In the unlikely event that shutdown doesn't proceed properly, there's a timeout in the primary thread when waiting for the worker thread to terminate. If the worker thread doesn't terminate in a timely fashion, we let Windows kill it during termination.

    Network Drives

    ReadDirectoryChangesW works with network drives, but only if the remote server supports the functionality. Drives shared from other Windows-based computers will correctly generate notifications. Samba servers may or may not generate notifications, depending on whether the underlying operating system supports the functionality. Network Attached Storage (NAS) devices usually run Linux, so won't support notifications. High-end SANs are anybody's guess.

    ReadDirectoryChangesW fails with ERROR_INVALID_PARAMETER when the buffer length is greater than 64 KB and the application is monitoring a directory over the network. This is due to a packet size limitation with the underlying file sharing protocols.

    Summary

    If you've made it this far in the article, I applaud your can-do attitude. I hope I've given you a clear picture of the challenges of using ReadDirectoryChangesW and why you should be dubious of any sample code you see for using the function. Careful testing is critical, including performance testing.

    Download the sample code for this article.

    59 comments:

    1. Thanks for the info. Indeed a very comprehensive description. One thing I was curious about is your use of completion routines. I have used ReadDirectoryChangesW without completion routines, and it seems that using them complicates the code, and requires you to handle more edge cases, like the situation with CancelIo. Have you tried using ReadDirectoryChangesW without completion routines? Are there any benefits to using them?

      ReplyDelete
    2. Hi Ben,

      The only advantage to using ReadDirectoryChangesW without completion routines is simplicity. There are several downsides.

      The biggest downside is that you'll need one thread per call to ReadDirectoryChangesW, which equates to one thread per directory. This is fine if you have one or two directories to monitor, but bad if you have a lot of directories. Threads are relatively lightweight (compared to processes) but they still have a signficant amount of overhead for stack space, kernel structures, etc.

      With completion routines, you can monitor as many directories as you want with a single thread. That's what I show in the sample code.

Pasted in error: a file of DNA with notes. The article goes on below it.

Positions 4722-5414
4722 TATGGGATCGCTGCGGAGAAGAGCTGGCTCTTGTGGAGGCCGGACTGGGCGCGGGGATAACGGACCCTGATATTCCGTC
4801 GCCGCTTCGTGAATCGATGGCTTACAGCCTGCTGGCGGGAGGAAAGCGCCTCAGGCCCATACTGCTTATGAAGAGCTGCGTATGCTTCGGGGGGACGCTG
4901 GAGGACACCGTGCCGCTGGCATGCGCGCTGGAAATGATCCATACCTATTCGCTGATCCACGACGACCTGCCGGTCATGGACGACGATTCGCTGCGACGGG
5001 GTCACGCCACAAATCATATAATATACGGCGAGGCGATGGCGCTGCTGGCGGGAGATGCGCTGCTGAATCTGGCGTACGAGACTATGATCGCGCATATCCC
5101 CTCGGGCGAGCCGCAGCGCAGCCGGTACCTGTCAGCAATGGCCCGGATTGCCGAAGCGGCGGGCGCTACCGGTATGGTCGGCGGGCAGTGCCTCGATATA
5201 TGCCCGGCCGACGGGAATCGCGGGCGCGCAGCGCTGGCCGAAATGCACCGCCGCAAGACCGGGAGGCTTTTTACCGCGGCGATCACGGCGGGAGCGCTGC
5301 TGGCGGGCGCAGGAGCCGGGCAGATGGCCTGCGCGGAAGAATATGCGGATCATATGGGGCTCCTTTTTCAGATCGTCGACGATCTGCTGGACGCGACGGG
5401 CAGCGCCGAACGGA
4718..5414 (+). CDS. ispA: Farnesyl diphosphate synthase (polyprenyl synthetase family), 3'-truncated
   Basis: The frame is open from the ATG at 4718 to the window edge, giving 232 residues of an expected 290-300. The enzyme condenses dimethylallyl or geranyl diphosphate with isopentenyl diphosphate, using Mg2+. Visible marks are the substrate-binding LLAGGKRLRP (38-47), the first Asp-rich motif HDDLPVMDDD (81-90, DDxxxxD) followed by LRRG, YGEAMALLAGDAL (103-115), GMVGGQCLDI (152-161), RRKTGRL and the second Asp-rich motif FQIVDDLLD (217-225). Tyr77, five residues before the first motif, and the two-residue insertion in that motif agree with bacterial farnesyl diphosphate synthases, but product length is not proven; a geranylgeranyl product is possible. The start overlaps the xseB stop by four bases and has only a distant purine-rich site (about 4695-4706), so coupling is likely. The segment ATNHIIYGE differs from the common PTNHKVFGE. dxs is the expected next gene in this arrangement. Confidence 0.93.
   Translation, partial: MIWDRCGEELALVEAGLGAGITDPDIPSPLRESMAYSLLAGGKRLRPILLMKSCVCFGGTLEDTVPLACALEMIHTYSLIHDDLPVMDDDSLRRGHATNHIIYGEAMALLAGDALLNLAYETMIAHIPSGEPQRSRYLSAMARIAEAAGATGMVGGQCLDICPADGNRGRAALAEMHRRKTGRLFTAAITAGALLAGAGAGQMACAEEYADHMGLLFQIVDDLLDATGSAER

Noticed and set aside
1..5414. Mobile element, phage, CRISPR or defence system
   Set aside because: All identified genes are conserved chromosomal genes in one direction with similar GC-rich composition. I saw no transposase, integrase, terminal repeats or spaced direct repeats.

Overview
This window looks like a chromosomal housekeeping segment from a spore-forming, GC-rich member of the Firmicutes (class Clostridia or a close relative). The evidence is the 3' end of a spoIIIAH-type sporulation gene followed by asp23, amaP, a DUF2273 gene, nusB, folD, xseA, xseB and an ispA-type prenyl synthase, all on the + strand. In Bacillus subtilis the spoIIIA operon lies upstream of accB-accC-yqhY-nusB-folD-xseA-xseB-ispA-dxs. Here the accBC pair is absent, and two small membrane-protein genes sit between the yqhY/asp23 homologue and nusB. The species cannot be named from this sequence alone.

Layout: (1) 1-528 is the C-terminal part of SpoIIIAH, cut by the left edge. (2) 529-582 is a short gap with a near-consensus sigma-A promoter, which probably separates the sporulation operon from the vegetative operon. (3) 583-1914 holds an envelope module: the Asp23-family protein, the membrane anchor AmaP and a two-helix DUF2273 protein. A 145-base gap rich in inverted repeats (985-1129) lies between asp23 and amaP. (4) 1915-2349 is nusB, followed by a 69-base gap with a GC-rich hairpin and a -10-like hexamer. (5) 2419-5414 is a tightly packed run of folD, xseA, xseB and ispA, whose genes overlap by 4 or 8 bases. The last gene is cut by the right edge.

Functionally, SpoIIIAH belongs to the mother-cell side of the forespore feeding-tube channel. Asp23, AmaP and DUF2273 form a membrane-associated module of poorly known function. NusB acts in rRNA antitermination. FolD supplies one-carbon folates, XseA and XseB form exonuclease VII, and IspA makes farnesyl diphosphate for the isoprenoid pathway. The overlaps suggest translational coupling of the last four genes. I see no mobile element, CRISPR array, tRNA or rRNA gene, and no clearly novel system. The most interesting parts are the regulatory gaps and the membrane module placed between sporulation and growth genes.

Also, if you are waiting on handles, you need to use one of the WaitForMultipleObjects functions. These functions are limited to a maximum of 64 handles. Trying to monitor an arbitrary number of directories with this strategy would be complicated because you'd have to partition calls out to multiple threads with no more than 64 per thread. Ugh.

      The use of completion routines also makes it much simpler to do interthread communication. The normal strategy for interthread communication is to allocate a structure, put the structure on a queue, update the interlock mechanism (typically a semaphore), and then undo all of this on the receiving thread. With completion routines, the calling thread makes a single call to QueueUserAPC and the operating system does everything else. The sample code uses this technique to shut down the thread.

      Finally, Microsoft documentation discourages waiting on file handles. There are many different things that can signal a file handle, not all of which you are interested in. That's why you want to use the event object that's embedded in the OVERLAPPED structure - when it's signaled, it's guaranteed to be because of the call to ReadDirectoryChangesW.

      In any case, I have embedded the complexity of the Balanced solution into a single interface in the sample code for this article. That sample code is actually being used in shipping production code.

      ReplyDelete
    3. Thanks for the response, Jim. And thanks again for the great article.

      If you feel like writing more on this topic, I would really appreciate a high-level description of how your code works, maybe with a block diagram. I know you talk about it in various places in your article, but it's a little hard to see how the whole thing is tied together.

      ReplyDelete
    4. Hi Jim,

      Thanks for the excellent description.
      Could it be that the filter criteria (m_dwFlags in CReadChangesRequest) ist not evaluated?

      See you,
      Martin

      ReplyDelete
    5. Martin,